I remember my first time pretending to be a taxi cab driver was in GTA III where you could
steal a taxicab and then complete side quests by shuffling clients to where they want to go and get honestly paid for it. I actually tried to obey traffic signals, drive at the correct speed limit, and avoid running over the occasional prostitute – it was actually fun driving people around! Fast forward a decade and here I am doing it in person and getting paid real money for it! For those that have been living like the Flinstones, Uber is an app that hails itself as “Your Own Personal Driver” and gives the user the ability to call a “cab” from anywhere as long as they have an internet connection. I actually first heard of Uber on the Dave Ramsey Show and decided to check it out as a way to make additional income however it was banned in Portland until only a month ago. I have 3 nights and 19 trips under my belt so far and I always gets constantly asked what it’s like driving for Uber therefore I figured I would write a post about it! It is a fairly new thing in Portland however people have been embracing it around the globe and all my riders LOVE Uber. My favorite part is that it helps keep drunk people off the road – 95% of the people I’ve driven have been slightly to severely intoxicated and I’m very glad they decided to take an Uber ride rather than getting behind the wheel. Let’s get started!
Becoming an Uber Driver
The application process is fairly straight forward and what you would expect from a company founded and ran by Millennials – we don’t have time for bullshit and fluff, we like things simple and to the point. From the Uber login page you select that you want to register as a driver and then fill out your typical personal information along with adding your vehicle. The following are required documents you need to upload:
1. Vehicle Insurance
You must be one of the “named insured” on the policy or Uber will not accept your document.
2. Vehicle Registration
Your vehicle has to be 2005 or newer with 4 doors.
3. Vehicle Inspection Form
The inspection form can be completed on your own time at a participating mechanic – Uber has locations on their website and the cost is around $20. They also host free vehicle inspection events and that’s where I got mine however it was in Vancouver and I had to wait 1 hour for it to get completed but I heard the wait was 2-3 hours at the Portland one!!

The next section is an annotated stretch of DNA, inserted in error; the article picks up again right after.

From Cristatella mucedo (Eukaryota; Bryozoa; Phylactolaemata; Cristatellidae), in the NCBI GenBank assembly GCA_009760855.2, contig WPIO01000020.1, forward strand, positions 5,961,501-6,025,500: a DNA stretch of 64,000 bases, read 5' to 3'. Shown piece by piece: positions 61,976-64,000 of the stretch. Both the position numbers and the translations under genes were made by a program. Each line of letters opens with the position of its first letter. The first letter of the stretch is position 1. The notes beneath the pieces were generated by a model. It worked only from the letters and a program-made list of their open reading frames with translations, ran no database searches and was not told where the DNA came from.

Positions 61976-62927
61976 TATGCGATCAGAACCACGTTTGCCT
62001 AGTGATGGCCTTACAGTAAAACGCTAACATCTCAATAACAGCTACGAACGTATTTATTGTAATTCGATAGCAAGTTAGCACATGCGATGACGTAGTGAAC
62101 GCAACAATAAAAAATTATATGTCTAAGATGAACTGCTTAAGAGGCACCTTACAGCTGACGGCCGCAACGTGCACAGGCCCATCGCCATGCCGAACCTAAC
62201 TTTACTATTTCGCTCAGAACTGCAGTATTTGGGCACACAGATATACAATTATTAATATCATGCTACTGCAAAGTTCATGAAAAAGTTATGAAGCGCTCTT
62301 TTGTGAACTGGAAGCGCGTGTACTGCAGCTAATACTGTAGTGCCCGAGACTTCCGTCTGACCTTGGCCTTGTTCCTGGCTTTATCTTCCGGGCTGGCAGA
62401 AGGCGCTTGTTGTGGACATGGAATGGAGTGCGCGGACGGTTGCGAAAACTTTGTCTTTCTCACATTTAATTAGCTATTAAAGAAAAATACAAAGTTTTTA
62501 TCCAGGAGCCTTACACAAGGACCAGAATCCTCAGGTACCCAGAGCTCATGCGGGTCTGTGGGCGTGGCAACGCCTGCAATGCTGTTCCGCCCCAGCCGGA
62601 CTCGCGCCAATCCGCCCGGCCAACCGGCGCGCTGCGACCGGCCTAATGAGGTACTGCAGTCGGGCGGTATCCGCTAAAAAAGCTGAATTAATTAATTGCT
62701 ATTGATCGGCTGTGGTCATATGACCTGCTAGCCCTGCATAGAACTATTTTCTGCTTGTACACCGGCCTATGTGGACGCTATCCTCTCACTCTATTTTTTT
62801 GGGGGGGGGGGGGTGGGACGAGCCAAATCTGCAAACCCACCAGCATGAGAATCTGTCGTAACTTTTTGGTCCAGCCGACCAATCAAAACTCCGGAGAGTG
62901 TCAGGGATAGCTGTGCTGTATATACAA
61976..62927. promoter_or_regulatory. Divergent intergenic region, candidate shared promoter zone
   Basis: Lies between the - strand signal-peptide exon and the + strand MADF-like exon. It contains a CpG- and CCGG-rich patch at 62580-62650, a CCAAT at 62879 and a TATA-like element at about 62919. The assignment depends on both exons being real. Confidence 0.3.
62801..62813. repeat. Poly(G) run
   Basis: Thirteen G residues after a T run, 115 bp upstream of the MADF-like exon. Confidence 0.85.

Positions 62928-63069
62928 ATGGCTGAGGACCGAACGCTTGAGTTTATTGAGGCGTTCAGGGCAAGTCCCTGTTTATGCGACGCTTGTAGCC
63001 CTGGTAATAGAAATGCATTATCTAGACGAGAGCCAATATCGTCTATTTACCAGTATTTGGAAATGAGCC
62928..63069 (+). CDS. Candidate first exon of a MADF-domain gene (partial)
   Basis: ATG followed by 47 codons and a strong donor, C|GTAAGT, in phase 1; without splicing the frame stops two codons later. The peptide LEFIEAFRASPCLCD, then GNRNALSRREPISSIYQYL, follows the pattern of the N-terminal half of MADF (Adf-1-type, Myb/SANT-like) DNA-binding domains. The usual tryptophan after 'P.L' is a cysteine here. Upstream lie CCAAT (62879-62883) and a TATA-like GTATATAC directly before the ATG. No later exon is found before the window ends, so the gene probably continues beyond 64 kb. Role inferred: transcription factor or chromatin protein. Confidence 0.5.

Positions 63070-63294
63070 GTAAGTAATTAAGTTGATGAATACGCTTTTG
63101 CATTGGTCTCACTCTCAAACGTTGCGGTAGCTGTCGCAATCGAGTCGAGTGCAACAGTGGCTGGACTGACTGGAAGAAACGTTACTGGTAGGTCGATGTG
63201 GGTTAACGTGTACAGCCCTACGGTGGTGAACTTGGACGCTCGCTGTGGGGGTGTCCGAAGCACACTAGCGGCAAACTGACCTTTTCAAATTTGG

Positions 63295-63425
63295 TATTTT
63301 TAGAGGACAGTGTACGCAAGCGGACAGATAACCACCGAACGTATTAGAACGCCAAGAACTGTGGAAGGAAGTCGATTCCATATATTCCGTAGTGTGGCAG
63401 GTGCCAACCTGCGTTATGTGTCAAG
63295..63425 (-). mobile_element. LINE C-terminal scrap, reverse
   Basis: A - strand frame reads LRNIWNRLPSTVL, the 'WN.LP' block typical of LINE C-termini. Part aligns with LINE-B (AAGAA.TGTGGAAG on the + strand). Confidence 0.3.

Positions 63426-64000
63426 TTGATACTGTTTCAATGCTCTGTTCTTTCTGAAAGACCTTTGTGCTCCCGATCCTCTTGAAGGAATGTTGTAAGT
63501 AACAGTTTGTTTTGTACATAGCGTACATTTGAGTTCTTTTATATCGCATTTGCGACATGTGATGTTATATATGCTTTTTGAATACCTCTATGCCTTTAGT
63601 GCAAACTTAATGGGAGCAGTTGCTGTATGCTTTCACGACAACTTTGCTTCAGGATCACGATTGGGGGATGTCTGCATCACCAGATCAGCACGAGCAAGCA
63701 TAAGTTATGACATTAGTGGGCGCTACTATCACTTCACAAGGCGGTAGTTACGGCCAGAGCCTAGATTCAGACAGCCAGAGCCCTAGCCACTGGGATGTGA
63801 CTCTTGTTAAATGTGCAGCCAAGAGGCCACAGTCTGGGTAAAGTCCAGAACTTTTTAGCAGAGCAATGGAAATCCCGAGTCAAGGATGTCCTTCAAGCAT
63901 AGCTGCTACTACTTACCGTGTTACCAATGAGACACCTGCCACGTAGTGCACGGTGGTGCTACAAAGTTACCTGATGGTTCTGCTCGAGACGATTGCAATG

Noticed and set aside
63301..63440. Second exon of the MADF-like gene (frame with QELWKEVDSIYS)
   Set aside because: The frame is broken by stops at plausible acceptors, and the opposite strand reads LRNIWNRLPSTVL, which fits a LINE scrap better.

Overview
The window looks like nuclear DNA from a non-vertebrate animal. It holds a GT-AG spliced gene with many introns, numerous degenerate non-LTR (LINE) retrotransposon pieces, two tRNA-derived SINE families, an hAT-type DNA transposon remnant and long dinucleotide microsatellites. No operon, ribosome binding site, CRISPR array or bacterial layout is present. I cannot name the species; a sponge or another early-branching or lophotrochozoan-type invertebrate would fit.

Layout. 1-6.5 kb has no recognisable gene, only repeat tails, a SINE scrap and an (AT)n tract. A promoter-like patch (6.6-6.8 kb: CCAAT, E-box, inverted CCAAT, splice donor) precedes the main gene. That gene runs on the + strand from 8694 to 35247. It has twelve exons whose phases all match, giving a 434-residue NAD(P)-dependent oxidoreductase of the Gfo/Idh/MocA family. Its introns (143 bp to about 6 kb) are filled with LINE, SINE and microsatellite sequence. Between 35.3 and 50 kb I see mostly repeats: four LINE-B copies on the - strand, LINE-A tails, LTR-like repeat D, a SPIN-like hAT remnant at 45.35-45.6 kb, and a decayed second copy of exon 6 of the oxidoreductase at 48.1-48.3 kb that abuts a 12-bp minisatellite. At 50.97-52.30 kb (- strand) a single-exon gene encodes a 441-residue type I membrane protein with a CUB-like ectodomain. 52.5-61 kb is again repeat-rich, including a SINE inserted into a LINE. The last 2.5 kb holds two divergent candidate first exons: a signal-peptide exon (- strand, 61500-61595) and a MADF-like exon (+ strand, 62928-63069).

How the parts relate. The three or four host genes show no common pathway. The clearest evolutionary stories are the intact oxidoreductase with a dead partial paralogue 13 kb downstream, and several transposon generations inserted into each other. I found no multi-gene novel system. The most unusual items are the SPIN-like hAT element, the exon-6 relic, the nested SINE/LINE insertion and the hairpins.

Here is a screen shot of the Uber Driver home page:
Uber will also run a background check and you can request to be cc’d on the documents (which I did) to see what the cops are saying about you! The check includes driving history along with a criminal scan. They’ll also put a small deposit into your checking account to validate it for direct deposit – mine was a $0.01 deposit. The background check will take 5-7 business days while the document review usually takes 24 hours. The whole process itself took 3 weeks for me with the most difficult part being getting the vehicle inspection completed around my work schedule. Once Uber checks that you’re all good to go they’ll send you a link to download the Uber Partner app and activate your account.
Here is a screen shot of the Uber Partner app vs the regular Uber app:
Using the Uber Partner App
The app is extremely straightforward, any dummy can use it! This is what it’ll look like when you first log-in:
Then you just click “Go Online” and you are officially an Uber Driver! As you drive around to more populated areas you’ll get a “fare” and will have 15 seconds to accept or decline the fare. The screen will give you the location of the person, estimated time to get to their location, and the rating they’ve received from other Uber drivers – it does not provide you with where the person wants to go or what the fare estimate is. There is also no decline button, you just have to wait till the 15 seconds has ended however clicking anywhere on your screen means you’ve accepted the ride. Here is what it looks like when you’re “online”: